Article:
What Next? 

Chia seeds are a small, but mighty addition to any diet. They can be consumed ground or whole; there was no significant difference in blood glucose levels noted when whole versus ground chia seeds were consumed.18

They are a vegan and celiac-friendly protein source, that may help maintain body weight, improve bone density heart, and gut health, with beneficial antioxidants. 

These top 7 benefits of chia seeds are only an overview of what these tiny seeds can do. As research continues to be done, what else will we discover about this superfood? 

References

  1. Mintel Press Office. “In with the old: Chia seeds, prickly pears, find new life as ancient superfoods”. Mintel. (June 2014). Retrieved from https://www.mintel.com/press-centre/food-and-drink/superfood-product-trends. 
  2. Nitrayova S. et al. (2014). Amino acids and fatty acids profile of chia (Salvia hispanica L.) and flax (Linum usitatissimum L.) seed. Potravinarstvo; 8(1): 72–76. doi: 10.5219/332. 
  3. Suri, S. et al. (2016). Chia Seed (Salvia Hispanica L.) – A New Age Functional Food. 4th International Conference on Recent Innovations in Science Engineering and Management
  4. Chicco, A. et al. (2009). Dietary chia seed (Salvia hispanica L.) rich in alpha-linolenic acid improves adiposity and normalises hypertriacylglycerolaemia and insulin resistance in dyslipaemic rats. British Journal of Nutrition; 101(1): 41-50. doi: 10.1017/S000711450899053X
  5. Sierra, L. et al. (2015). Dietary intervention with Salvia hispanica (Chia) oil improves vascular function in rabbits under hypercholesterolaemic conditions. Journal of Functional Foods; 14: 641-649. Doi: 10.1016/j.jff.2015.02.042.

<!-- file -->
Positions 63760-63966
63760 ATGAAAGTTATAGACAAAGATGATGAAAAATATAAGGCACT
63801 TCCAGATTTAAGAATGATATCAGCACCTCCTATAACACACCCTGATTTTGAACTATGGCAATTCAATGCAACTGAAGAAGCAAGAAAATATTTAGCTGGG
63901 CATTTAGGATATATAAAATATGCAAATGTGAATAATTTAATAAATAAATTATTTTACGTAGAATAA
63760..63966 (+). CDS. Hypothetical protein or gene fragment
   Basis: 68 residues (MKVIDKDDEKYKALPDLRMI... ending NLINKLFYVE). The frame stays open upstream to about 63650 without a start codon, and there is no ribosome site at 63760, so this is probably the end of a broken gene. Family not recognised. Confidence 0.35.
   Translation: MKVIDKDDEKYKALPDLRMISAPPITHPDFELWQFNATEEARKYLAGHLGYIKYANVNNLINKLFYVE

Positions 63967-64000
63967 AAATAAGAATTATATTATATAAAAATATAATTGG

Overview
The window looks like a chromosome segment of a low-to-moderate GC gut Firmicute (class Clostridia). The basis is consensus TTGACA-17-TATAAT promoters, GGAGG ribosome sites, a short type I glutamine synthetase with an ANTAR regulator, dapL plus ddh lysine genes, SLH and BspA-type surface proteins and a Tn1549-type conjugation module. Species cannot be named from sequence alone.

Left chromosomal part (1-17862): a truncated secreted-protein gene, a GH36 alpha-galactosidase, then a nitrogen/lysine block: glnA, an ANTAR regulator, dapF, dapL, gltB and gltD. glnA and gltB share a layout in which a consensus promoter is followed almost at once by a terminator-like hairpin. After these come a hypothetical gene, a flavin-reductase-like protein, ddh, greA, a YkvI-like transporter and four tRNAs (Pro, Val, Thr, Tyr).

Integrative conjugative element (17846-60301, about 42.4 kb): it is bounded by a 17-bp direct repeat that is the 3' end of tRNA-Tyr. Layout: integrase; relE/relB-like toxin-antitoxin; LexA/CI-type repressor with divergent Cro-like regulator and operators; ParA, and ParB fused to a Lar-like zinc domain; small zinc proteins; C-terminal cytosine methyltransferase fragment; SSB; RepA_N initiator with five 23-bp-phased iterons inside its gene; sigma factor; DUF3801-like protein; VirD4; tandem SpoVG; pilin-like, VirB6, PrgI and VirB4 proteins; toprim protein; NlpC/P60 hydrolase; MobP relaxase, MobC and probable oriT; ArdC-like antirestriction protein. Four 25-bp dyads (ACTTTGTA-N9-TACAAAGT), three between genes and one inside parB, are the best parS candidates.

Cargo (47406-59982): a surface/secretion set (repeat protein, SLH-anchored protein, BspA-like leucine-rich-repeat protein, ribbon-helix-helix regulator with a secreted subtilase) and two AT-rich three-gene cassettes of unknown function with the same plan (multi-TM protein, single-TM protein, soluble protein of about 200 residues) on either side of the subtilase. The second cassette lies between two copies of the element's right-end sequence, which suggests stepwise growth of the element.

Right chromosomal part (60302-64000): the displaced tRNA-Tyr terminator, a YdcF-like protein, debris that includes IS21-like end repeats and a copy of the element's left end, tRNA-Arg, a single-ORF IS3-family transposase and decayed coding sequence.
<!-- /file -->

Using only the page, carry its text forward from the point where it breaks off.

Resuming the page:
6. Chani, E. M. M. et al. (2018). Long-Term Dietary Intake of Chia Seed Is Associated with Increased Bone Mineral Content and Improved Hepatic and Intestinal Morphology in Sprague-Dawley Rats. Nutrients; 10(7): 922. Doi: 10.3390/nu10070922
  7. Beltrán-Orozco, M. C. and M. R. Romero. (2003). La chía, alimento milenario. Mexico, Departamento de Graduados e Investigación en Alimentos, E. N. C. B., I. P. N. 
  8. Lejeune, M. P. G. M. et al. (2005). Additional protein intake limits weight regain after weight loss in humans. British Journal of Nutrition; 93(2): 281-289. Doi: 10.1079/bjn20041305. 
  9. Skov, A. R. et al. (1999). Randomized trial om protein vs. carbohydrate in ad libitum fat reduced diet for the treatment of obesity. International Journal of Obesity and Related Metabolic Disorders; 23(5): 528-536. Doi: 10.1038/sj.ijo.0800867.
  10. Ali, N. M. et al. (2012). The promising future of chia, Salvia hispanica L. Journal of Biomedicine and Biotechnology; 2012: 171956. Doi: 10.1155/2012/171956.
  11.  USDA National Nutrient Database for Standard Reference, Release 28. 2018. Available online: http://www.ars.usda.gov/ba/bhnrc/ndl.
  12. Chandalia, M. et al. (2000). Beneficial effects of high dietary fiber intake in patients with type 2 diabetes mellitus. The New England Journal of Medicine; 342(19): 1392-1398. Doi: 10.1056/NEJM200005113421903.
  13. Reyes-Caudillo, E. et al. (2008). Dietary fibre content and antioxidant activity of phenolic compounds present in Mexican chia (Salvia hispanica L.) seeds. Food Chemistry; 107(2): 656-663. Doi: 10.1016/j.foodchem.2007.08.062
  14. Craig, W. J. (2009). Health effects of vegan diets. The American Journal of Clinical Nutrition; 89(5): 1627S-1633S. Doi: 10.3945/ajcn.2009.26736N. 
  15. Davey, G. K. et al. (2007). EPIC-Oxford: lifestyle characteristics and nutrient intakes in a cohort of 33 883 meat-eaters and 31 546 non meat-eaters in the UK. Public Health Nutrition; 6(3): 259-263. Doi: 10.1079/PHN2002430.
  16. Simopoulos, A. (2006). Evolutionary aspects of diet, the omega-6/omega-3 ratio and genetic variation: nutritional implications for chronic diseases. Biomedicine & Pharmacotherapy; 60(9): 502-507. Doi: 10.1016/j.biopha.2006.07.080. 
  17. Shepherd, S. J., and P. R. Gibson. (2012). Nutritional inadequacies of the gluten-free diet in both recently-diagnosed and longterm patients with coeliac disease. Journal of Human Nutrition and Dietetics; 26(4): 349-358. Doi: 10.1111/jhn.12018.

Ho, H. et al. (2013). Effect of whole and ground Salba seeds (Salvia Hispanica L.) on postprandial glycemia in healthy volunteers: a randomized controlled, dose-response trial. European Journal of Clinical Nutrition; 67: 786-788. Doi: 10.1038/ejcn.2013.103.